Grian Chatten was walking along Stoney Beach one night when, he says, the entirety of his debut solo album came to him on the waves. “I just stood there and looked at them and I heard the whole fucking thing.” Good luck figuring out where, exactly, “Stoney Beach” is, but we know it’s not too far from his family home in Skerries on the Irish east coast, inspiring a collection about the dark underbelly of small town life. “See I am that wave that breaks below/ I will give you thrills and take your pain,” the Fontaines D.C. frontman sings sullenly over fingerpicked guitar on opener ‘The Score’, setting the scene. Across nine tracks, Chaos for the Fly maintains a somber, brooding tone that’s more often bitter than sweet, but it doesn’t exactly stay in one place. There’s more than meets the eye in the stories and characters he dives into, making the smallness of their lives feel universal and, even as Chatten avoids autobiographical detail, personal in their significance.
Chatten collaborated with longtime Fontaines D.C. producer Dan Carey on the album, but what they’ve come up with is more than a stripped-back version of the band’s signature sound – moodiness minus driving instrumentation. It’s strange and raw, emerging equally from a need for isolation and control. Even when the songs sound like they could be turned into material for Fontaines D.C., you can tell why they’re a better fit for this more self-contained world. A song like ‘Bob’s Casino’, then, with loungey brass and strings that evoke its namesake in haunting fashion, offers some assurance his main project is not about to follow the Arctic Monkeys trajectory, but it feels at home on Chaos for the Fly; as does the subtly layered and soothing ‘East Coast Bed’, which allows Chatten’s imaginative storytelling to unfurl cozily over five full minutes. It’s in these moments that he entertains us with the vision that struck him that night: “Fed the birds/ On a lap round town/ Got a peculiar thought/ Nearly struck me down/ Am I the wingless one that keeps me here?” he ponders on ‘Last Time Every Time Forever’, one of a few tracks featuring Chatten’s partner Georgie Jesson, whose voice softens the void.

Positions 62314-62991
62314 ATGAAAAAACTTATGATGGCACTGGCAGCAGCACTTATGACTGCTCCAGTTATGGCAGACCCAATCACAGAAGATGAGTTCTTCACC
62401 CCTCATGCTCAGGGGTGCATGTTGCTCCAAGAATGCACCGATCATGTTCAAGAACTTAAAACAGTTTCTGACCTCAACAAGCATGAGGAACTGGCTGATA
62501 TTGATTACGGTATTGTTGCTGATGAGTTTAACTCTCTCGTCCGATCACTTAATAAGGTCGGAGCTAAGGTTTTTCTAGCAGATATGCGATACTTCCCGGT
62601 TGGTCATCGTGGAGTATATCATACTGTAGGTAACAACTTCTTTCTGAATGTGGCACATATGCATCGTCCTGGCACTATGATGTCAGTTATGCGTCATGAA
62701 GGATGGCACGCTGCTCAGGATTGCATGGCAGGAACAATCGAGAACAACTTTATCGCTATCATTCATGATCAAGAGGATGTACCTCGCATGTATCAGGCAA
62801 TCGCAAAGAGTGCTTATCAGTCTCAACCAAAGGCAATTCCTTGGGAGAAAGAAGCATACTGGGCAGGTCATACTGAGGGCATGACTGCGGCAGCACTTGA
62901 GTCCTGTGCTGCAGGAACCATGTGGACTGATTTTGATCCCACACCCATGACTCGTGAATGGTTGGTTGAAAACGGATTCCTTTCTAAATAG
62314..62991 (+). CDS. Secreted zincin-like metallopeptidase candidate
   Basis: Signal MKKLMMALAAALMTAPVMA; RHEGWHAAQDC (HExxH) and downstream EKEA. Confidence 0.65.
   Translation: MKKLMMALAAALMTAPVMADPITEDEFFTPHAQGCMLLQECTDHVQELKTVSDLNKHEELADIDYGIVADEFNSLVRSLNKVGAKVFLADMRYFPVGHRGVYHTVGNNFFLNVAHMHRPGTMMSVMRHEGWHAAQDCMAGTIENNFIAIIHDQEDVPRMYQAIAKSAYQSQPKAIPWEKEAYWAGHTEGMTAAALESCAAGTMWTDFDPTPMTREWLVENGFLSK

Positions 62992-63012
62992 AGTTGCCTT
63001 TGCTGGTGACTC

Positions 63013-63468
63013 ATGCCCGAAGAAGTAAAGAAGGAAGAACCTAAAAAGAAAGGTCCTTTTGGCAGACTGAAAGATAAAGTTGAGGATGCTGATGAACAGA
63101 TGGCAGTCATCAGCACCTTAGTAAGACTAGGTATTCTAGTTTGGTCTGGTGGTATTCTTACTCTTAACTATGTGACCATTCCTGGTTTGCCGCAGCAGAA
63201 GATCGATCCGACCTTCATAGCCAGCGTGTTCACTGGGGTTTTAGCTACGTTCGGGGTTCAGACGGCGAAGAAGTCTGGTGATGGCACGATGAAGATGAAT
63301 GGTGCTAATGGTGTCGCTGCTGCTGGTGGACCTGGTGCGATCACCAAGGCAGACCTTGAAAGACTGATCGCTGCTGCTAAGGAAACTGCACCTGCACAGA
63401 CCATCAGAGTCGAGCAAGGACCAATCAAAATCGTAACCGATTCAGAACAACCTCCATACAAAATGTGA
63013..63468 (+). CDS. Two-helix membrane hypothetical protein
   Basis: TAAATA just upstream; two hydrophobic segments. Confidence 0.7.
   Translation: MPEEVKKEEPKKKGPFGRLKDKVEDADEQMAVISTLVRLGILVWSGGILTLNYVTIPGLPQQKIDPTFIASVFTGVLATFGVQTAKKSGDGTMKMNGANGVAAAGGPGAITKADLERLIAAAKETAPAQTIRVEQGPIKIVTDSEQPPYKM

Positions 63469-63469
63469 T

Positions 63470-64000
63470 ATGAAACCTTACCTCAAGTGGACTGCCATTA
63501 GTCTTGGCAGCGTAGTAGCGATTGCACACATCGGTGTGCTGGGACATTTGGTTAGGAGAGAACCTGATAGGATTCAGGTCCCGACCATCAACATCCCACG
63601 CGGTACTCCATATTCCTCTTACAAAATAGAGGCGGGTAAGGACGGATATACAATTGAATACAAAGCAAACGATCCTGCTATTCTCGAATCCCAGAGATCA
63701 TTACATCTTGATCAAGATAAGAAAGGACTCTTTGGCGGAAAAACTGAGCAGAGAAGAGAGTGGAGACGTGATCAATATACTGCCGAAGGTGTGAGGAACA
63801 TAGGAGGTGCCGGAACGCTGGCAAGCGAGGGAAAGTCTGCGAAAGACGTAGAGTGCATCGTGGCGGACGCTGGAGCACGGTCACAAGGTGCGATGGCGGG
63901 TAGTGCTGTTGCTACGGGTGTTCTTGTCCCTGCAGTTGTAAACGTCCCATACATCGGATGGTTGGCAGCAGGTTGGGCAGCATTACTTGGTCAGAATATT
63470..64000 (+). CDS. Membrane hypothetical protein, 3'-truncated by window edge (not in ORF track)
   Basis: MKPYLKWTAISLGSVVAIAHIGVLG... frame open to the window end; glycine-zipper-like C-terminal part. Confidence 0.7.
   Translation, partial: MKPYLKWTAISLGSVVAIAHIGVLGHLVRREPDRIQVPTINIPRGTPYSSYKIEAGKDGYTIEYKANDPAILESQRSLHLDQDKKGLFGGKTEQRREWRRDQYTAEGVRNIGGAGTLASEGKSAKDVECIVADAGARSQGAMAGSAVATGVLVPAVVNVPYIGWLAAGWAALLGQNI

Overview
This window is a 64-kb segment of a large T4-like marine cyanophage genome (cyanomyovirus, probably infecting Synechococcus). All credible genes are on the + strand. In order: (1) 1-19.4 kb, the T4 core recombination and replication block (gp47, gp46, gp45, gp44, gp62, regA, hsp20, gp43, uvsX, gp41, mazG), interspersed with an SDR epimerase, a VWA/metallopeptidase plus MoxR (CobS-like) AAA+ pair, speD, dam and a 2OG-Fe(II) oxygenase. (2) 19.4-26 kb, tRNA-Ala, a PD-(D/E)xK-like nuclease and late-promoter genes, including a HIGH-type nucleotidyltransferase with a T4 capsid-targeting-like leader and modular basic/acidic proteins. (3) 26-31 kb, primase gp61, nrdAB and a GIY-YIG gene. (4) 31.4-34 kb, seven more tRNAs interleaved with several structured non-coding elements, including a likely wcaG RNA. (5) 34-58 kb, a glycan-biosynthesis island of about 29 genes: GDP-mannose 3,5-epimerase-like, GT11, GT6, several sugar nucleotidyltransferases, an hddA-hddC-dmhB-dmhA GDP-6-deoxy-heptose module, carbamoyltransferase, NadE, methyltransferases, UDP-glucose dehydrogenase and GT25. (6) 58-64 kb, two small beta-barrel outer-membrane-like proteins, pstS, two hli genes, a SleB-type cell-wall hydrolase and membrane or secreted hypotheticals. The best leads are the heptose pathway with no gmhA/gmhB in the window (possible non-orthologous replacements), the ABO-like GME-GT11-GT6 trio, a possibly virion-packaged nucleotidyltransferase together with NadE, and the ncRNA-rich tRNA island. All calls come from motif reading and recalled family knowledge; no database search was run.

The most memorable and striking songs, though, are those that could stand out of the context of the album. They sail a little further and are less quick to offset the darkness that underlies them, revealing a different kind of intensity than we’re used to from Fontaines D.C. ‘Fairlies’, easily the most dynamic cut here and arguably one of the best things Chatten has put his name to, brings to life the buzzing chaos alluded to by the album title but which elsewhere remains mostly a suggestion. Written between places that seem worlds away both from each other and the record’s original spark of inspiration – the Andalusian town of Jerez (where I’ve lived, so colour me biased) and Los Angeles – it gets at the burning frustration at the core of the album, a determination to make it alone fractured by glints of nostalgia and a kindling of hope: “There’s a thing about people that I suppose is alright/ It’s when they smile right at their pain through all the day and night,” he observes.
‘Fairlies’ comes into stark contrast with the piano-led ‘All of the People’, a song that seems to be about alienation festering into bitterness about humanity until it reveals itself to be about connection. “What kind of fool would follow signs that were never there?” Chatten ultimately asks, and as he repeats the titular line one last time, it’s clear he can’t rule himself out. As the heat cools off towards the back end of the album, the ballads are more pretty and plaintive. Mostly composed of guitar and vocals, ‘Salt Throwers off a Truck’ takes place on a cold winter day in New York, extending a lovely metaphor about how “the whole of the city was seasoned to taste.” Chatten’s voice is able to find some comfort and even euphoria in the isolation, but it’s unnerving just how much the album grounds itself in negative feelings, which may have been difficult to process on a Fontaines D.C. record. It’s musically restrained and emotionally unfiltered, both qualities that feel necessary. But just like there are songs here that are deceptively upbeat, even the most glaringly pessimistic lyrics can be read as ambivalent. “I doubt you find what you’re looking for/ I doubt the feeling remains,” Chatten sings on ‘Season for Pain’. It’s not the season for loving, he makes clear, at the same time implying that whatever it is will pass, too.